Human Sentence Processing Doug Arnold University of Essex [email protected]
Salient facts about the Human Sentence Processor include the following. Human Sentence processing is: • • • • • • • •
Fast, easy, and mandatory for everyone: a reflex ; Robust (copes with fragmentary and ungrammatical input); Compositional (i.e. not list access); Incremental (at least word by word), implying ‘connectivity’; ‘Strategic’: uses many redundant information sources (constraint resolution); Deterministic: there appears to be always one favoured interpretation; Copes with ambiguity (local and global) — hence non-deterministic: able to re-analyze; Incomplete wrt the grammar: – center embedding (but no problem with left and right embedding) (1) The rat the cat the baby stroked chased ate the cheese. (2) a. The rat stole the cheese. b. The rat [ (that) the cat chased ] stole the cheese. c. the cat [ (that) the baby stroked ] d. The rat [ (that) the cat [ (that) the baby stroked] chased ] stole the cheese. (3) a. This is the baby that stroked the cat that chased the rat that stole the cheese. b. John’s brother’s father’s uncle . . . – ‘garden path’ sentences (4) The horse raced past the barn fell.
It has been suggested that the HSP uses a number of different strategies, for example: • Minimal Attachment (MA) • Late Closure (LC) (Lexical preferences are also important, Ford (1982)) Late Closure (LC, aka Right Association) attach new material to the current constituent (i.e. lower down the tree, rather than higher). (5) a. Sam said that Kim left yesterday. b. Sam said [ that Kim left yesterday ]. c. Sam said [ that Kim left ] yesterday.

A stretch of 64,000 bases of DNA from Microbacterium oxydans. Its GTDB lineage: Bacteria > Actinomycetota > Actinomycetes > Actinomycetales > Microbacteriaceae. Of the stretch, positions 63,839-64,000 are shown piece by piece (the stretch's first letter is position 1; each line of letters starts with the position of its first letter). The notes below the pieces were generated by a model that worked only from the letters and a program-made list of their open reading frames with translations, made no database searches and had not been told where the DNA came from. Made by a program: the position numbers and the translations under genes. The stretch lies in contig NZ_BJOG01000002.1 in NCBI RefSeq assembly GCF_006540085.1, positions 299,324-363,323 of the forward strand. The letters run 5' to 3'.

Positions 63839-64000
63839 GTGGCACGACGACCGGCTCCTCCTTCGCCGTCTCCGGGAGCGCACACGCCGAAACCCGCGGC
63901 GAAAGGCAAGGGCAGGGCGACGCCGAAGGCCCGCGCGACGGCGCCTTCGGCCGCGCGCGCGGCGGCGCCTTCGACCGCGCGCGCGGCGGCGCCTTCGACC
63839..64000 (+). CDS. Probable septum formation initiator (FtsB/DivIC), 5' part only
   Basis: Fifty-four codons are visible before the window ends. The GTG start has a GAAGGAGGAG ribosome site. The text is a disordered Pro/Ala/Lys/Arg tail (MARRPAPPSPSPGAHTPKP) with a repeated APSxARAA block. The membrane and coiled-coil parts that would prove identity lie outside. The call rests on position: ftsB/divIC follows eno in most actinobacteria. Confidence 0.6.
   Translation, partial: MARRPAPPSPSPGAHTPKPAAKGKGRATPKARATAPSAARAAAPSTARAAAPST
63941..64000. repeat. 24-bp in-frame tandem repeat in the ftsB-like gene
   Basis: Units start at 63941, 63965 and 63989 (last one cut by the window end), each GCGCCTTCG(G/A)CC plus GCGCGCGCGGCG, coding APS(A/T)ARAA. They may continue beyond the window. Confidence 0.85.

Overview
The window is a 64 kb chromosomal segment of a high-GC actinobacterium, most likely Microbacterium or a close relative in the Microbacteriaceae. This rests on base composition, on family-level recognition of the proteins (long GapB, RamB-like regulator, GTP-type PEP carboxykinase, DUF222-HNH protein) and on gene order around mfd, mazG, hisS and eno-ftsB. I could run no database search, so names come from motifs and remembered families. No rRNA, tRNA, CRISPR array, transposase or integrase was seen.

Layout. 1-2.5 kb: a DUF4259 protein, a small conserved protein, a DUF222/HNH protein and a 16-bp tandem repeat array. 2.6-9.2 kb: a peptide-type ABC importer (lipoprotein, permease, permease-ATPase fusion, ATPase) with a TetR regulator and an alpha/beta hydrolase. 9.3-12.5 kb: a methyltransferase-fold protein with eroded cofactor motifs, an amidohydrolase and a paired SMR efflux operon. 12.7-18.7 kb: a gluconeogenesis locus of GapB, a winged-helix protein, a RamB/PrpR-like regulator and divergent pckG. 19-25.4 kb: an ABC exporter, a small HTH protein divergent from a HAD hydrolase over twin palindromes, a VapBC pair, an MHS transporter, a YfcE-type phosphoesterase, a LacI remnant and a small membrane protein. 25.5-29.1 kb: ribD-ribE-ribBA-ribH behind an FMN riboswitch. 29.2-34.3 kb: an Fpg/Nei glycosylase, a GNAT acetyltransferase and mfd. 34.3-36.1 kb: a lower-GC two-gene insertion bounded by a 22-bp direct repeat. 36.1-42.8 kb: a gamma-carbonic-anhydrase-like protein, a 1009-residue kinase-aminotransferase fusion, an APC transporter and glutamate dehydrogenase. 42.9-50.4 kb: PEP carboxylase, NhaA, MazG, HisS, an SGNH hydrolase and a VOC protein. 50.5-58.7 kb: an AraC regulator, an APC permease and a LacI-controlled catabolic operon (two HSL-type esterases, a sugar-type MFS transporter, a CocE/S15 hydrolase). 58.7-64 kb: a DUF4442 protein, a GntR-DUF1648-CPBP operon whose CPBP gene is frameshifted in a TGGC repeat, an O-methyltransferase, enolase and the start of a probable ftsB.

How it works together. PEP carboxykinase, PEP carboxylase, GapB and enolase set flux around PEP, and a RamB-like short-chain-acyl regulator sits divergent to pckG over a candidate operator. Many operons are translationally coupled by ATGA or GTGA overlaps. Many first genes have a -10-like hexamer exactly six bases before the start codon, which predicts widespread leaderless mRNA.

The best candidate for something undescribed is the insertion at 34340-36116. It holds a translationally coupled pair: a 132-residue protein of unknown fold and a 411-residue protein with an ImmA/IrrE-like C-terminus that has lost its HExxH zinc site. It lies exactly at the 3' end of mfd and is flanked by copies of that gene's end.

S !aa ! a ! NP
VP !aa ! a ! V
HH S , , l l NP VP
ADVP "b b " yesterday
(6) a. Sam said that Kim saw Sandy on the bus. b. Sam said that Kim left in a funny voice. Minimal Attachment
(MA) prefer analyses that involve creating fewer nodes (e.g. (8a)).
(7) The child bought the toy for Kim. (8) a.
S b. S ³PP » »XX XX ³ » » ³ PP » X ³ NP VP VP NP »X X "b "b XX !!a aa » »» X » " b " b ! a ! V the child NP PP the child NP V ©HH ½ Z # c © © H # c ½ Z NP bought the toy for Kim bought PP ##cc ½½ZZ the toy for Kim
(LC involves attaching material low in the tree, the effect of MA is to attach higher up the tree — but only when the cost of low attachment would be more nodes. Notice both LC and MA are very sensitive to the exact form the of the rules in the grammar). Lexical Effects The preferred reading of (9a) is (9b). This involves a violation of MA. (9) a. Sam wanted the dress on the rail. b. Sam wanted [ the dress on the rail ] c. Sam wanted [ the dress ] [ on the rail ] (not in the drawer)
Open Questions • Relation to the Grammar – Competence Hypothesis (e.g. Kaplan and Bresnan (1982)) – Type transparency (e.g. Berwick and Weinberg (1984)) • How is non-determinism realized (backtracking, parallelism)? • Is there a syntactic parsing module? – Evidence for: attachment strategies; – Evidence against: attachment strategies.